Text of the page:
Kat Reading

Kat Reading

Saturday, April 30, 2011

ASL= CIs off?

Someone asked me in the comment section of a previous post if, when we take Miss Kat to a Deaf event, we took her implants off.

Answer- No, we never do. Why would we?

That seems like a very odd question to me. Why would she need to have her implants off to communicate in ASL? She is deaf with the implants off AND with them on. What benefit would there be to taking the processors off?

Is there something I am missing?

**Edited to add: When we are at a Deaf community event, I do like her to wear her CIs, not just for the linguistic and sound awareness opportunities (which is a major reason, no doubt) but also because I see it as a chance to be an ambassadors for hearing parents who choose implants for their children. I can show them that we parents are responsible, loving people who choose implants not because we hate deafness or don't accept our children, but that we want to provide additional opportunities and avenues of learning. Plus, they can also see that kids with CIs can listen and speak AND use ASL.

So, again, I see no reason at all NOT to wear the processors. (It's not like if she doesn't wear them it somehow erases the fact that she has the internals in her and that she prefers to listen and speak.)

Friday, April 29, 2011

The Deaf "catch-22"

So, I was at the library yesterday and I was walking by the "Parenting" section and I saw this book: The Young Deaf or Hard of Hearing Child

Of course I was intrigued, so I checked it out.

Now, I'm a little fed up.

I am reading the chapter on "The Deaf child in the Family" and they have the obligatory interviews with Deaf college students. The kids say the same thing they always say "I was left out", "I hated going to family events", "I never understood what was being said", but here's the kicker, most of these families used ASL! The kids and the families signed and they had the exact same complaints that the oral kids had.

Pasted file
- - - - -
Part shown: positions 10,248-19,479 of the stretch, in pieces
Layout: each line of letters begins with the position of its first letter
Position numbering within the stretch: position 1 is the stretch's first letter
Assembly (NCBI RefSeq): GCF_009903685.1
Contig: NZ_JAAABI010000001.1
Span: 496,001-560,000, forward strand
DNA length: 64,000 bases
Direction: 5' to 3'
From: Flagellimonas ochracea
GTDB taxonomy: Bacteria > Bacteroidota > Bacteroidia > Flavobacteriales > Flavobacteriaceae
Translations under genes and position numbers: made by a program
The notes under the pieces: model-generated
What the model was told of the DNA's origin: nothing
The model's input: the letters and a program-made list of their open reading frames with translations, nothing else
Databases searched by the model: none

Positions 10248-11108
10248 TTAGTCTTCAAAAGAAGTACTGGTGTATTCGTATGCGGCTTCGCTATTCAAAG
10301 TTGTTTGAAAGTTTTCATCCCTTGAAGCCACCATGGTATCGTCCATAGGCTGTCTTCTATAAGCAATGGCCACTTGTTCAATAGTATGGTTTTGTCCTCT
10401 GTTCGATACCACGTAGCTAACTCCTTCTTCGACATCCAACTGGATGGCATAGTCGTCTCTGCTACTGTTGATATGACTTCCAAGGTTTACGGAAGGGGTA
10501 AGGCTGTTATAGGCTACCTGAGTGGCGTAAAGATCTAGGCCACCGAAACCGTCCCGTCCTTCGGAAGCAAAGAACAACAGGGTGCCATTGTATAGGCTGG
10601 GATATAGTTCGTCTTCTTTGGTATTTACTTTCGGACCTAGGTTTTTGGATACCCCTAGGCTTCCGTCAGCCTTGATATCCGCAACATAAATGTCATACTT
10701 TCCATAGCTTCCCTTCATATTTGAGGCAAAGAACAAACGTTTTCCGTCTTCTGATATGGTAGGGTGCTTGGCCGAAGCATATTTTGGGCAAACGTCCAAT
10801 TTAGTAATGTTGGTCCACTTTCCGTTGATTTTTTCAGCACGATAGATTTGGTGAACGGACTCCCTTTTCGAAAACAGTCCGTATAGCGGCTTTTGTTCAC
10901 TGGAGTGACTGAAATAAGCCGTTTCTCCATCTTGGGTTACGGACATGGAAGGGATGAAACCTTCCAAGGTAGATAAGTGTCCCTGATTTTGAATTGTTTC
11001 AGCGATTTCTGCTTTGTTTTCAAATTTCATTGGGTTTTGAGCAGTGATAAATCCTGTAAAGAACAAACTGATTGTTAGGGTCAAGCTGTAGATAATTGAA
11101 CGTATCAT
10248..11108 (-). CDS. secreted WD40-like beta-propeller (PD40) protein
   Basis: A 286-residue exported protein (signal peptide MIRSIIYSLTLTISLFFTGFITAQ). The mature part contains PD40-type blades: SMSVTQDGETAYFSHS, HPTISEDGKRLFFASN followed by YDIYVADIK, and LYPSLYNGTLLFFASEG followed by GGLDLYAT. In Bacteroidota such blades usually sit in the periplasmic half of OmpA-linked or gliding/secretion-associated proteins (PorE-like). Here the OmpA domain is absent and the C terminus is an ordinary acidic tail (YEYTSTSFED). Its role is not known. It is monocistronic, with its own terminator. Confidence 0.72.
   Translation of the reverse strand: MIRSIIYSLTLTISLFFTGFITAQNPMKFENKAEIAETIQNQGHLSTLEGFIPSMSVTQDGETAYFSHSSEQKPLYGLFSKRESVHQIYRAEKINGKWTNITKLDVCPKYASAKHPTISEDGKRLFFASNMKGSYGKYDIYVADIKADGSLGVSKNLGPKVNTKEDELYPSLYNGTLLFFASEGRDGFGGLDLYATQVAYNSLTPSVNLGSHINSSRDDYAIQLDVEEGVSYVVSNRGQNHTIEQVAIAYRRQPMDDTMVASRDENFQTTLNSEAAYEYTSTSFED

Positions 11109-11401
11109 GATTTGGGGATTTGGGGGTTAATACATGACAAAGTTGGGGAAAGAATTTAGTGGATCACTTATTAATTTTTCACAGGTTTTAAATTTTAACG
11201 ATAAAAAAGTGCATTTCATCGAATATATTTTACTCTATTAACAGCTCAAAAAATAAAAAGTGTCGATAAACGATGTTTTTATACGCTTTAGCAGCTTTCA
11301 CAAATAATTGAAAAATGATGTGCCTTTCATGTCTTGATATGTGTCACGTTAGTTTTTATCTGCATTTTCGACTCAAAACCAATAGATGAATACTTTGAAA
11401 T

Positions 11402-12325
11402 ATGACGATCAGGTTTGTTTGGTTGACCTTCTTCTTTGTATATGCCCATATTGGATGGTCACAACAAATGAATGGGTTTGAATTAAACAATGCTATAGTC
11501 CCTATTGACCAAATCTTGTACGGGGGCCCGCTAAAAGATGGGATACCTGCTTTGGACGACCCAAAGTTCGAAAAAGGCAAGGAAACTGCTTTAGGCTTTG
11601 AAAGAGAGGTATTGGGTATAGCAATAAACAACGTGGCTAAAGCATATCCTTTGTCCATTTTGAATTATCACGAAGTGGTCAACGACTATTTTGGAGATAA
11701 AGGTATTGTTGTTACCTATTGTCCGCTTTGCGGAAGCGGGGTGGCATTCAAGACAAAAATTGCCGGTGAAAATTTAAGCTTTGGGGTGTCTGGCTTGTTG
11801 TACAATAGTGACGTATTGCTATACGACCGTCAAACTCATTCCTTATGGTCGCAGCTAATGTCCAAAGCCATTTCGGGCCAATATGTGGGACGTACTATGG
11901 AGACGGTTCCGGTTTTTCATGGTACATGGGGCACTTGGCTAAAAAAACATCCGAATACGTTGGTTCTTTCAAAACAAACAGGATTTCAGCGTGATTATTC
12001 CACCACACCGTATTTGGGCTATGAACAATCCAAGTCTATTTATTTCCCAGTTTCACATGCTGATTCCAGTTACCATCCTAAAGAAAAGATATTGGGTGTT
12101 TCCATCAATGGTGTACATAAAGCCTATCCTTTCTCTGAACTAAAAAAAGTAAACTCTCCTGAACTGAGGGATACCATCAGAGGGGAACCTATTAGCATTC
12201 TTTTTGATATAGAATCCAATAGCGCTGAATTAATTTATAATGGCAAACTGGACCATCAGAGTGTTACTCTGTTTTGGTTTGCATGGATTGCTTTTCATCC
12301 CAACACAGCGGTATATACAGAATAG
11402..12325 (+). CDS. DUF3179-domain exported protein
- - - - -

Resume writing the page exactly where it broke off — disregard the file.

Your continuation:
Well, where the heck does that leave us, the parents?? So, I can work my butt off to learn ASL, provide an ASL home environment and school, but because I can't force her grandparents and cousins to learn sign, she is going to resent me? Fabulous.

Thursday, April 21, 2011

IEP goals

So, I am finally getting around to blogging about Miss Kat's new IEP at her oral school.

Like I said in a previous post, this is the first time I feel like Miss Kat has had a comprehensive, appropriate IEP since....well, ever! They are addressing ALL areas of her education that are being impacted by her hearing loss (and her associated language delay) and even a few in which she is doing fine. It is such a comfort to not have to fight against low expectations any more!

  • Annual Goal #1- Expressive Language- To use a variety of six word sentences that include nouns, verb, adjectives, pronouns, prepositions and questions. (The goal is then broken down into 5 benchmarks that include the particular noun modifiers, pronouns, prepositions, verbs and questions using the TAG language assessments tools.)
  • Annual Goal #2- Pragmatics- To improve Miss Kat's pragmatic language in social situations and in conversation to 80% accuracy. (The goal also includes 8 benchmarks, including one about learning the names of the other students and using them to engage the kids and initiate play with them, and she is CLEARLY doing that!! She is so much more aware of names, including characters in movies, restaurants and even me and Daddy! This is another example of something that we knew was a problem at the other school, but nothing was changing...sometimes I feel like this school is actually using magic!)
  • Annual Goal #3- Written Language- To improve Miss Kat's written language to 80% accuracy. (The goal includes 5 benchmarks to help Miss Kat learn to use written language independently. Written language was never a consideration in any of Miss Kat's previous IEPs, which is ridiculous since written language is the expressive component of literacy.)